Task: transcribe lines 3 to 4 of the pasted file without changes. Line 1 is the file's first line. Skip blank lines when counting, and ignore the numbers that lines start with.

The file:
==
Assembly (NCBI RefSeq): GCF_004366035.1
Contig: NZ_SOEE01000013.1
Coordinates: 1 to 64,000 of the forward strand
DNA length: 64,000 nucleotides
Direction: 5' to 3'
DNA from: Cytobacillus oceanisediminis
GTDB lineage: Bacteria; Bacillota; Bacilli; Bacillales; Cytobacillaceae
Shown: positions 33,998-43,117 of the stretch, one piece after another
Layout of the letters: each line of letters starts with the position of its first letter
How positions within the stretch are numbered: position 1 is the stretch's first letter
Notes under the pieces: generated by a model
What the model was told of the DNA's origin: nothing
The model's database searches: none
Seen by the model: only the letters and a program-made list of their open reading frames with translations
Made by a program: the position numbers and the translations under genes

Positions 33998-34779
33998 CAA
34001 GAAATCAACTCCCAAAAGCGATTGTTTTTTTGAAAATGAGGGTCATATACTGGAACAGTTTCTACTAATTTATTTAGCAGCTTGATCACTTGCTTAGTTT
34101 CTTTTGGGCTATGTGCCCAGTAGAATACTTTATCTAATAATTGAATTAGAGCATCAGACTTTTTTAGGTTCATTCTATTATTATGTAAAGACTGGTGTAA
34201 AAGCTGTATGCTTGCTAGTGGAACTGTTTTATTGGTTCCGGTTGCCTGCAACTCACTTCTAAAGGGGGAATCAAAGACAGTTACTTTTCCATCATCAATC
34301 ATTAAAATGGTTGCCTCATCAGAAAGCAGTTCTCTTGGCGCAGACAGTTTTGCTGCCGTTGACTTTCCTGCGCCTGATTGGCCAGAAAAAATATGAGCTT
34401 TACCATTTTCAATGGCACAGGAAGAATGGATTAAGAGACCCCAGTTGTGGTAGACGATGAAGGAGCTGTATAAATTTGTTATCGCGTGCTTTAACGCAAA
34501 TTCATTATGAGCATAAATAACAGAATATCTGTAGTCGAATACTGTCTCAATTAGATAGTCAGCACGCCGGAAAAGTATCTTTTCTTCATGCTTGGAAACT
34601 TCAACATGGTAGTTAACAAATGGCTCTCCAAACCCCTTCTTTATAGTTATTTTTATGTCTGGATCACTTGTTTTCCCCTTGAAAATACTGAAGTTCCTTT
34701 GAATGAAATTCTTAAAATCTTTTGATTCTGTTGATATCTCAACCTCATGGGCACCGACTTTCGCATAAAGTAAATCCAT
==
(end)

Coordinates: 1 to 64,000 of the forward strand
DNA length: 64,000 nucleotides